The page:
We also have these things called mujin hanbai. Mujin means something like 'no person' or 'unmanned' and hanbai means "to sell". And that is exactly what they are. The farmers build them and leave them up all year round. From here they sell any extra fruit or vegetables they've picked that morning. Here's a picture of one taken near our house. It looks like it has onions and radishes and potatoes today.
What I like about them is that they are all done on the honor system. You go, pay your one hundred yen (or whatever price is written), take your veggies and go. There is a nice handwritten sign that thanks you for your business.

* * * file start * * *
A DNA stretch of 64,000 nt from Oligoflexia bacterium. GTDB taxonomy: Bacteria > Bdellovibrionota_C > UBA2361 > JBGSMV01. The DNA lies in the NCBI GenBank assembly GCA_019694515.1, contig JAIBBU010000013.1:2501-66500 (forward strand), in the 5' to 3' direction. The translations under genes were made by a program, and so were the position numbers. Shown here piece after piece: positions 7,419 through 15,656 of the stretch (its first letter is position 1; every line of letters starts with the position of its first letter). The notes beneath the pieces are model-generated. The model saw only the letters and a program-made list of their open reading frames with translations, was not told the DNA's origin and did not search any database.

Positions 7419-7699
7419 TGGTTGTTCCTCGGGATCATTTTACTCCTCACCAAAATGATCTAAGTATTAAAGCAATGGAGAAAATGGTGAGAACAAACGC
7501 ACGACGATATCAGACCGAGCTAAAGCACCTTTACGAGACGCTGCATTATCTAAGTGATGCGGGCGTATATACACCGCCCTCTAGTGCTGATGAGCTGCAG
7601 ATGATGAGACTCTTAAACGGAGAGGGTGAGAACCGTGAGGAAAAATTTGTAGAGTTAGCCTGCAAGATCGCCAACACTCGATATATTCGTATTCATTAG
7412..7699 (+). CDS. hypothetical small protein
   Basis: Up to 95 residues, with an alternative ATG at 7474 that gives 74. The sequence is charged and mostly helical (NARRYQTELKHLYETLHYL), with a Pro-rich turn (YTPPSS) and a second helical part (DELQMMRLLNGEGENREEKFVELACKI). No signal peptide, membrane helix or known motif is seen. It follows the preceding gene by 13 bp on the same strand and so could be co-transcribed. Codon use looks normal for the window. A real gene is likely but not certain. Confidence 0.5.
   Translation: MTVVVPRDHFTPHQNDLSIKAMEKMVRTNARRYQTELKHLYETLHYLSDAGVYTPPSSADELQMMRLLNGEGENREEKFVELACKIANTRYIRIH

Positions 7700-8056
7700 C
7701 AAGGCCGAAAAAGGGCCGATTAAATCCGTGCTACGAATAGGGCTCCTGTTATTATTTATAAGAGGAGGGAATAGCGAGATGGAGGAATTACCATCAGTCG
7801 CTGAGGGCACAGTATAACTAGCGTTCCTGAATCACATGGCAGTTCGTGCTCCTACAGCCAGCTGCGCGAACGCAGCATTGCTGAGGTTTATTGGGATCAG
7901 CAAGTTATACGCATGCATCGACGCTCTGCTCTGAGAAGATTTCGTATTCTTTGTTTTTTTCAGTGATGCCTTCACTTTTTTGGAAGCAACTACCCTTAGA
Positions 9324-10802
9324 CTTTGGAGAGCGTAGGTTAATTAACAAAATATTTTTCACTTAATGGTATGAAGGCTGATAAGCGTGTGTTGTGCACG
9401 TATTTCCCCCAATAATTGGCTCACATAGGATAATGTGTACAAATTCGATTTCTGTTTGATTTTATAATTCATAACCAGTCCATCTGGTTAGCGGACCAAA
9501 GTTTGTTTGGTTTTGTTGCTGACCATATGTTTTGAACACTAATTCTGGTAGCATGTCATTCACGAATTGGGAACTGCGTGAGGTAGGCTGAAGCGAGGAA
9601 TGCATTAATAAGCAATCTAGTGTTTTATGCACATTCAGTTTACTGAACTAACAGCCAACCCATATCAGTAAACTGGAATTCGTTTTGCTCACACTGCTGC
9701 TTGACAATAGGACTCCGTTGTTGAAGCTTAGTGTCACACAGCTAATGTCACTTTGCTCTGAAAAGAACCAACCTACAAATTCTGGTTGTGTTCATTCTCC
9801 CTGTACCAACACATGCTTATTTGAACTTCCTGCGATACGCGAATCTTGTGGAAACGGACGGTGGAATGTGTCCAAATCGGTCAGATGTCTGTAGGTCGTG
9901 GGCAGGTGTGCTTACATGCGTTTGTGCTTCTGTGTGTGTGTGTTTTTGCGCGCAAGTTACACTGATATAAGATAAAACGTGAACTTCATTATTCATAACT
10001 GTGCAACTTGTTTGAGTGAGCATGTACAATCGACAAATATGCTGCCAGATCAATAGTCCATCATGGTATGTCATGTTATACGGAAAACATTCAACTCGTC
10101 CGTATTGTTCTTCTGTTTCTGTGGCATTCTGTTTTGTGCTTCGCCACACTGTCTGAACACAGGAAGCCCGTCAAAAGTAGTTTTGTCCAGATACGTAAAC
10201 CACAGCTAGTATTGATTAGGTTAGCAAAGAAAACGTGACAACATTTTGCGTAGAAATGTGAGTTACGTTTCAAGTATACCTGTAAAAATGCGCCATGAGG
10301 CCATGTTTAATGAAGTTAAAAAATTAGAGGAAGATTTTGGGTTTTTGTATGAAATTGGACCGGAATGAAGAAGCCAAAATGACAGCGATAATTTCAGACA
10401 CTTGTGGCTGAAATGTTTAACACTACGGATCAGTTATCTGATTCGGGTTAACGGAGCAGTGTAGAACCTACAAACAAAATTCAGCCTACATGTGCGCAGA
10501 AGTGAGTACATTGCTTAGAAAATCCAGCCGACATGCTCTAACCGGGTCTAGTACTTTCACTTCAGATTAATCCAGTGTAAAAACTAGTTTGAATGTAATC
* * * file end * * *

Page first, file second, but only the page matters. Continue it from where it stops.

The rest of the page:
Here's one that is even closer to my house. It sells seasonal flowers. Sometimes when I'm working in the garden and discover a pot that needs filling, I'll grab a handful of change and walk over here to pick up some color.
What never ceases to amaze me though is that no one steals this stuff. No one takes the vegetables or the fruit or the flowers. No one breaks into the little box to swipe the change. It makes me feel like a deviant to even think that anyone would be tempted. Because when I quiz friends they say, "Why of course no one would steal the stuff! It isn't theirs. Why would they?" Well, I can understand no one pilfering the cow manure but most of the time this stuff stays out all night long. And you're telling me no crazed teenager hasn't ripped off some tomatoes and ruined a house? Nope. Wow.
I just really, really like that this system works.